• Keith Pompey of The Philadelphia Inquirer: These days, the new Sixers coach is lean and gray-haired. He's a loving husband and a father of three children: Julia, 17; Laura, 15; and Sam, 8. But back in the day, Brett Brown cut a figure in gritty South Portland. Along with his scoring average, his outgoing personality, curly blond hair, and blue eyes captured the attention of the town's young women. Paddy MacNeil, now a waitress at J's Oyster, was one of them, from a distance. "He was a cutie," she said. While his looks caught people's attention, Brown's outgoing and grounded personality made him one of the most popular teenagers in South Portland. And he's still extremely popular in the port town - perhaps even more since the Sixers hired him on Aug. 12. "A lot of people were texting me back and forth, 'Can you believe what Brett has done?' " said former Sacred Heart football coach Paul Gorham, a close friend and former South Portland teammate. Gorham now resides in Connecticut. "Everyone is happy for him," Gorham added. "That's first and foremost. And proud of him. He can do nothing wrong in South Portland right now."

  • Vince Ellis of the Detroit Free Press: Scratch that. Earlier this summer I predicted Chauncey Billups and Brandon Knight would be the starting backcourt for the Pistons. But that was before Knight, Khris Middleton and Slava Kravtsov were traded to the Bucks for point guard Brandon Jennings. The move also opened up two roster spots that allowed the Pistons to sign point guard Peyton Siva and center Josh Harrellson. So here’s another stab at projecting the playing rotation. STARTERS: C: Andre Drummond: Probably works better with Jennings. PF: Greg Monroe: Team hopes he fits with Drummond. SF: Josh Smith: Crowded paint still a concern. SG: Kentavious Caldwell-Pope: Skill set better with the starters. PG: Jennings: Make no mistake — he will be the starter. SECOND UNIT: C: Monroe: Could be his best position. PF: Smith: Could lessen spacing issues here. SF: Luigi Datome: Shooting desperately needed. SG: Rodney Stuckey: Probably more effective off bench. PG: Billups: Will probably get 20 minutes per game.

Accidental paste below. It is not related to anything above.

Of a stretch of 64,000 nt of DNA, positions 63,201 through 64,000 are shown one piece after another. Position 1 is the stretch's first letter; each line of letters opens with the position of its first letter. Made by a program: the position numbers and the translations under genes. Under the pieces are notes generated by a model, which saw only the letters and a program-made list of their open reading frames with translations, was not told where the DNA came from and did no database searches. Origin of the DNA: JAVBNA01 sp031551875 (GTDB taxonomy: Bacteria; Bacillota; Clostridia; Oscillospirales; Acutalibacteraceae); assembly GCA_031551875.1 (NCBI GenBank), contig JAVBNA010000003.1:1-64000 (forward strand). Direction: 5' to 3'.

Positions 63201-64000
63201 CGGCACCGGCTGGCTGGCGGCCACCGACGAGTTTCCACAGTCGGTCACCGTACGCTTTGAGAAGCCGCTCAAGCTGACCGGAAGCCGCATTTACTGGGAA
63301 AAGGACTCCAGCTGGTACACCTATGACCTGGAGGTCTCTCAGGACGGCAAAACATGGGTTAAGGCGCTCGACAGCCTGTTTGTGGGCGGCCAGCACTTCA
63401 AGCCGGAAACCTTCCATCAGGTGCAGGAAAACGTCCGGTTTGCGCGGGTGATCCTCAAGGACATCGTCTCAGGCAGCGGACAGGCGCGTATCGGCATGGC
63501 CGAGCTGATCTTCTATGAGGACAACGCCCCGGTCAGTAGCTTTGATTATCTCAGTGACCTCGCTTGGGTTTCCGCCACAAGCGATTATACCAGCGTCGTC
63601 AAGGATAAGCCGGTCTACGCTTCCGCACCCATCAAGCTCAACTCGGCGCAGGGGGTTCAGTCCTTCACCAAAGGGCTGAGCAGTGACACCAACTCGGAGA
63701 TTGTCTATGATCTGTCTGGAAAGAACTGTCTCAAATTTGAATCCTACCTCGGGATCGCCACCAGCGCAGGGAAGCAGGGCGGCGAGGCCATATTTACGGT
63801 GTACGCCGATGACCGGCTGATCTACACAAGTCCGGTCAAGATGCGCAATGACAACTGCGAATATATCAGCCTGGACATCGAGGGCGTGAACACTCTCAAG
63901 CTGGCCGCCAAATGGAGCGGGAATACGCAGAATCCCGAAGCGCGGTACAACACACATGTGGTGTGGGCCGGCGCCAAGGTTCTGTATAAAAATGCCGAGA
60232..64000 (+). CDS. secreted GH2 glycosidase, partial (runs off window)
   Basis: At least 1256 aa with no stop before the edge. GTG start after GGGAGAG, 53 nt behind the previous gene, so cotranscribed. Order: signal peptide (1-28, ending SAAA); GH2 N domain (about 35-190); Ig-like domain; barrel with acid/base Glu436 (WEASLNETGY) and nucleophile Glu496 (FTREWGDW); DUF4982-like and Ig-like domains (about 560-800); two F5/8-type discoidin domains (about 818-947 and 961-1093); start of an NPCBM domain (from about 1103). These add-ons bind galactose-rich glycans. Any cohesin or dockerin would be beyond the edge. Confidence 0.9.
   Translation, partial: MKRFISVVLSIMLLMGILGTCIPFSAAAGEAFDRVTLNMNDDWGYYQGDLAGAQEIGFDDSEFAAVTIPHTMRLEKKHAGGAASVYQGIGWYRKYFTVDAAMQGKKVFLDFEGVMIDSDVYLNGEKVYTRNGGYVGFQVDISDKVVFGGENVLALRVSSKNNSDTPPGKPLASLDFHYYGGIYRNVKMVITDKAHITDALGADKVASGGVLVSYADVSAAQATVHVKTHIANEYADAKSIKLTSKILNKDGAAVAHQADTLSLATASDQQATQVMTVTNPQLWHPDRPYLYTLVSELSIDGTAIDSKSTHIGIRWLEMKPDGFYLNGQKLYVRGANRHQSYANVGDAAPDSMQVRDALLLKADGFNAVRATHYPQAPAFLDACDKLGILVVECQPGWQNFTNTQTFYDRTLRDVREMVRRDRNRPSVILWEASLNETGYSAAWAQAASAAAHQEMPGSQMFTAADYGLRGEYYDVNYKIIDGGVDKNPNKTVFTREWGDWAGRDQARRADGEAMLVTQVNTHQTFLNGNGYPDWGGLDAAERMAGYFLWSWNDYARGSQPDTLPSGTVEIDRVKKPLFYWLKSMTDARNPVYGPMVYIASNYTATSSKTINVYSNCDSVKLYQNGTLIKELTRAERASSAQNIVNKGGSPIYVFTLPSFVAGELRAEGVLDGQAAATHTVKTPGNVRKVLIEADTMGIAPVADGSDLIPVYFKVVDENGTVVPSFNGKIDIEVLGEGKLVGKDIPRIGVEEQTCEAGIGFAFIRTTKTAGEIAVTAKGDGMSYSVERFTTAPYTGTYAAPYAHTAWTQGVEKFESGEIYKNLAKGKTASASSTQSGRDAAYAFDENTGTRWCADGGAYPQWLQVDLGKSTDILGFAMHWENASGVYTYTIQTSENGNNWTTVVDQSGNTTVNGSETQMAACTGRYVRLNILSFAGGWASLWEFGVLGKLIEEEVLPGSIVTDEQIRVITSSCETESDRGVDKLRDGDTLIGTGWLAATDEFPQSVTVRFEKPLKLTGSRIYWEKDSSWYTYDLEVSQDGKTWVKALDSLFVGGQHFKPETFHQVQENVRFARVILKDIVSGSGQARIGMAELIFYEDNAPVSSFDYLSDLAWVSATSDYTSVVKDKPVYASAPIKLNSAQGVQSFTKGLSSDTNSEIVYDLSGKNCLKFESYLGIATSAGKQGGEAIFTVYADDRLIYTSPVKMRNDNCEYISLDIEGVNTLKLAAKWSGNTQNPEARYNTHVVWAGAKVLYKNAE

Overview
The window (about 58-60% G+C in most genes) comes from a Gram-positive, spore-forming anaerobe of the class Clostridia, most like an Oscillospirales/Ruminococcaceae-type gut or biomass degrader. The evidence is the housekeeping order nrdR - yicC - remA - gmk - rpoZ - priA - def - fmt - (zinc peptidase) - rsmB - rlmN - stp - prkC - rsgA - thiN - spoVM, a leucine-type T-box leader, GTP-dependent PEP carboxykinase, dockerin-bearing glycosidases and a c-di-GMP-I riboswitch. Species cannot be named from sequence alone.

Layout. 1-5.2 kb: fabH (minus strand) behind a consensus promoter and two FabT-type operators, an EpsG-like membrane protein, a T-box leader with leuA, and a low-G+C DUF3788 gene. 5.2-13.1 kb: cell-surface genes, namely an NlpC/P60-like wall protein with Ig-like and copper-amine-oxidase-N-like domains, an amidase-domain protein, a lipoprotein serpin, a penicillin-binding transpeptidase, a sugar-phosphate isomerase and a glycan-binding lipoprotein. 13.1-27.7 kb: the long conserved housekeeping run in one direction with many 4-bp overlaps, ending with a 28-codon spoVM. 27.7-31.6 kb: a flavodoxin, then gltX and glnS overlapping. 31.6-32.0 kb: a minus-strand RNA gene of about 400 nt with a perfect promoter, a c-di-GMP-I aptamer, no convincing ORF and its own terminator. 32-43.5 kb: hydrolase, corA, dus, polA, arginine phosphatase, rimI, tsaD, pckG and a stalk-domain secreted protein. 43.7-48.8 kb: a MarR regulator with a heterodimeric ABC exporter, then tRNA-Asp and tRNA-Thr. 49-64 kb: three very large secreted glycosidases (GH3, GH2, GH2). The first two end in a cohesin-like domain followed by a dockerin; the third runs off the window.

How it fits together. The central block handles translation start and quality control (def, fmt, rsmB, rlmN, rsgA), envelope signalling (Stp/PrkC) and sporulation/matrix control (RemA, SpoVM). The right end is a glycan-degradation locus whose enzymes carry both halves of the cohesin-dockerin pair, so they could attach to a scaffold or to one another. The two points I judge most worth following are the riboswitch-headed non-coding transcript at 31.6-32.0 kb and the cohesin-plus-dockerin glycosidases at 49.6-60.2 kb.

• John Coté of the San Francisco Chronicle: The Golden State Warriors' plan to build a waterfront arena in San Francisco is months behind its original schedule, and the repair cost for piers to hold the venue has increased by as much as $50 million, city documents show. The team could miss its 2017 targeted opening, and the new figure - if it holds - raises the question of who would cover the bill. The basketball franchise's representatives dispute the cost projection and downplay the delays as routine for a complex project. They maintain that the arena will be ready for the start of the 2017-18 NBA season but acknowledge their schedule is tight - and doesn't leave much room for unforeseen problems. "When we began this project, we laid out a timeline that had a built-in cushion for the natural delays that occur on a project of this size," said Nathan Ballard, a Warriors spokesman on the arena plan. "We've got a lot of work to do in a short time frame, but we are confident we can complete it by 2017."